Van de Zita’
(photo by: G.Poloniato)

Temperature ranges and meteoric agents lead to the gradual alteration of the calcareous and dolomitic rocks, whose weathering gives origin to characteristic detrital deposits at the foot of the rocky walls. These environments, apparently barren and inhospitable, are colonized by particular kinds of pioneer vegetation, whose composition varies according to the size and degree of mobility of the deposit. In the Park, such features acquire a considerable importance for the presence of important botanic species like the Abhor Madwort (Alyssum ovirense), the Alpine Pennycress (Thlaspi minimum), the Alpine Bell (Cortusa matthioli), the Alpine Larkspur (Delphinium dubium), the Alpine Scurvy Grass (Rhizobotrya alpina).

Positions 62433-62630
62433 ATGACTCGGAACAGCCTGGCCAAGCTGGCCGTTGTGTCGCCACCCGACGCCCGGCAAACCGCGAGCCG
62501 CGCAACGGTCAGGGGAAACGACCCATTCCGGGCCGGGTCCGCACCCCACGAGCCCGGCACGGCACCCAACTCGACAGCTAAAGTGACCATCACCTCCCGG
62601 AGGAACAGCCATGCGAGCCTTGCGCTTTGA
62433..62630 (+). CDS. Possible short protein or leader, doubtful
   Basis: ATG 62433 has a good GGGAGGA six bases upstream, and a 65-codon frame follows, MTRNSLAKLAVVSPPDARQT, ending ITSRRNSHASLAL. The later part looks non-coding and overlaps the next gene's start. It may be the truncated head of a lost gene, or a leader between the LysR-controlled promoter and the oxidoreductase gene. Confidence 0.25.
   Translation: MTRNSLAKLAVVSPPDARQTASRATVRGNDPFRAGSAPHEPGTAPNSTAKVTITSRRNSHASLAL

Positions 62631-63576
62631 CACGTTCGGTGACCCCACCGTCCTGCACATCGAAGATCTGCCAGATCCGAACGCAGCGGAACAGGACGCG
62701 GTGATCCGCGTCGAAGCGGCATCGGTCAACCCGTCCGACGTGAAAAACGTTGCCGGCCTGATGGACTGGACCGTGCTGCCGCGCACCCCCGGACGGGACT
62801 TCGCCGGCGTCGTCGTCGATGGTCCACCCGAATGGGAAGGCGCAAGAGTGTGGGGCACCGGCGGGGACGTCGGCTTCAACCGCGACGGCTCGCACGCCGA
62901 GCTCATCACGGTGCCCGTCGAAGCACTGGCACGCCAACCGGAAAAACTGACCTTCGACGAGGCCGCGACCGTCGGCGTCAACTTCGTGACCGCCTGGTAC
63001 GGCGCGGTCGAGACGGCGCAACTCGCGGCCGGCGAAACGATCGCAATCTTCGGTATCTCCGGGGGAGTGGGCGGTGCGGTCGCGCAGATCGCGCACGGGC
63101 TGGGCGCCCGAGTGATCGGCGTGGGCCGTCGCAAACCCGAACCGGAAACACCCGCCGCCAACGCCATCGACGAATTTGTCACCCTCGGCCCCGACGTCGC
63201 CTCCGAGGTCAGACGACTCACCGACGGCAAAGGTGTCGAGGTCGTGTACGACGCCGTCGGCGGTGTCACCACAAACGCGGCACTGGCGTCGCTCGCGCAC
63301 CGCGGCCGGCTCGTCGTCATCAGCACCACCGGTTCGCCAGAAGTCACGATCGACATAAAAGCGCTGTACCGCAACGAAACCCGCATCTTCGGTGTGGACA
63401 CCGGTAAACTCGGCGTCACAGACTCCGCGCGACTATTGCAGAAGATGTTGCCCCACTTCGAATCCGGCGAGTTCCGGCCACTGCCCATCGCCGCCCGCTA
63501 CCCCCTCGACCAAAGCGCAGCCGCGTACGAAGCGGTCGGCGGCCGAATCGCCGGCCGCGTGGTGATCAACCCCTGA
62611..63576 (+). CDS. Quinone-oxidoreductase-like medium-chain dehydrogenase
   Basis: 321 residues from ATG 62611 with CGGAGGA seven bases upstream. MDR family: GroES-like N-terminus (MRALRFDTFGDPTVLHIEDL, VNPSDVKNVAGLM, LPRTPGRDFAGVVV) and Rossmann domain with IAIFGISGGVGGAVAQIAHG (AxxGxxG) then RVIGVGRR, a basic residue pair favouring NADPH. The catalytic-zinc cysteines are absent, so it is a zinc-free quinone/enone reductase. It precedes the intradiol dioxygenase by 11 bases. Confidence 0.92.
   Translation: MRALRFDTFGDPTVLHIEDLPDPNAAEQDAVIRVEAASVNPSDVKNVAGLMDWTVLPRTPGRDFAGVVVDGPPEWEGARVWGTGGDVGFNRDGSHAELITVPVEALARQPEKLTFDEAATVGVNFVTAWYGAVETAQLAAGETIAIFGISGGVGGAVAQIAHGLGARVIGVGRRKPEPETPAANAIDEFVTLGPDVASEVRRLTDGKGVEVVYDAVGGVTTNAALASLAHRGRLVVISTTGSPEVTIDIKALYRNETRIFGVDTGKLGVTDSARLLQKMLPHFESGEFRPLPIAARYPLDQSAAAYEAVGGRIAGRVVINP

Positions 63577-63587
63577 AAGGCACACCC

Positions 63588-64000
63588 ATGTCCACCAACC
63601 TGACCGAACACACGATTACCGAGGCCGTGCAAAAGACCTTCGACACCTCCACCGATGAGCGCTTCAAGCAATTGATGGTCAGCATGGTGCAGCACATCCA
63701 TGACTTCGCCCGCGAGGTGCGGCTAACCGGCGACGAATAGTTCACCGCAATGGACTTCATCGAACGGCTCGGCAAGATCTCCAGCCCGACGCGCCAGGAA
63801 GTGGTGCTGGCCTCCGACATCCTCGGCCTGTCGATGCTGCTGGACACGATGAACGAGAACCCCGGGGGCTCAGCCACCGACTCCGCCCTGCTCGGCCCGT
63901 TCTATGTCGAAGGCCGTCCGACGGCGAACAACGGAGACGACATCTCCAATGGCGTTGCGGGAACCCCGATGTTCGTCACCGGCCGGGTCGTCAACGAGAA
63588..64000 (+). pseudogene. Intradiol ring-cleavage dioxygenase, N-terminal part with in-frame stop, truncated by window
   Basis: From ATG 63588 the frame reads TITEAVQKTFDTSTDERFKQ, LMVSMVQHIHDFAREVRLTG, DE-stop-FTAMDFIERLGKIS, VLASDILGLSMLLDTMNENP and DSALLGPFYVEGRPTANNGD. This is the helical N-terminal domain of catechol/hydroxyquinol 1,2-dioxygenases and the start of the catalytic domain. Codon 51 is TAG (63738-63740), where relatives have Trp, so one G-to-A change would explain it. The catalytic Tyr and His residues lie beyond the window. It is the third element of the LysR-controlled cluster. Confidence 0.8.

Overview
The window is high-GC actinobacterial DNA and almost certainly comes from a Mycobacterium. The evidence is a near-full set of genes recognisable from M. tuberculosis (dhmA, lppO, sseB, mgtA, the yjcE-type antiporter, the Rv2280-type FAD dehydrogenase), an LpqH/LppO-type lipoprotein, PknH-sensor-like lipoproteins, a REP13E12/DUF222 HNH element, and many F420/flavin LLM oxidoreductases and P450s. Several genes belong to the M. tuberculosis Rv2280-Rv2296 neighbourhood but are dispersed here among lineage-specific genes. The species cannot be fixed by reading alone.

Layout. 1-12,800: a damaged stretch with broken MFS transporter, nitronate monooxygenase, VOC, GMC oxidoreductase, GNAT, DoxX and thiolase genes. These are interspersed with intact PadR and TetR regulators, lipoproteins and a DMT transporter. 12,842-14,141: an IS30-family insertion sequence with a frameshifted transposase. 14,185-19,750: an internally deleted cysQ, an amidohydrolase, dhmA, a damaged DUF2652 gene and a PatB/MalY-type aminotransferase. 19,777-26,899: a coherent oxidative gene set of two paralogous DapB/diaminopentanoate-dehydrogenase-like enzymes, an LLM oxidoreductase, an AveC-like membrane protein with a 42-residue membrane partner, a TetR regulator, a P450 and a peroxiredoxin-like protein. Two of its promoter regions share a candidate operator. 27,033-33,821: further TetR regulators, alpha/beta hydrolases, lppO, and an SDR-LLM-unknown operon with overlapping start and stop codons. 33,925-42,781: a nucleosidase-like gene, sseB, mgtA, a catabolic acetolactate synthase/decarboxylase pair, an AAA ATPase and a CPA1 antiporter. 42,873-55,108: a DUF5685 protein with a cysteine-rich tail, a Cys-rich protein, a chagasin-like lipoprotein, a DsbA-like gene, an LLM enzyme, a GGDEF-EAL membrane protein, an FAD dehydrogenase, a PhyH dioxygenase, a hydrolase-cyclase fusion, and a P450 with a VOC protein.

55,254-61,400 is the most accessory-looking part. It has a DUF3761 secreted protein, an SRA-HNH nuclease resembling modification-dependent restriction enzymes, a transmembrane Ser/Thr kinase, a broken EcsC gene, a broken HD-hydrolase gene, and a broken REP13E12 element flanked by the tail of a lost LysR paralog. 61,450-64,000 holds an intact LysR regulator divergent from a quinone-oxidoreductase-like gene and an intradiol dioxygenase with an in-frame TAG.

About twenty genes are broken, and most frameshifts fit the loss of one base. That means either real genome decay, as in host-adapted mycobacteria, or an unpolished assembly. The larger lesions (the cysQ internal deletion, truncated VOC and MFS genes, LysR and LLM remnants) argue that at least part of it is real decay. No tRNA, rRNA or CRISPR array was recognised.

On long snow-capped debris, communities of dwarf willows grow (Salix erbacea, S.retusa, S. reticolata) and several other specialized species can be found. Among the animals commonly living in debris habitats, we can mention the Alpine Accentor, the Snow Finch, the Ptarmigan, the Wheatear, and the Black Redstart. If the weather is rainy, you can find the rare Black Salamander hiding among the grass or under a stone.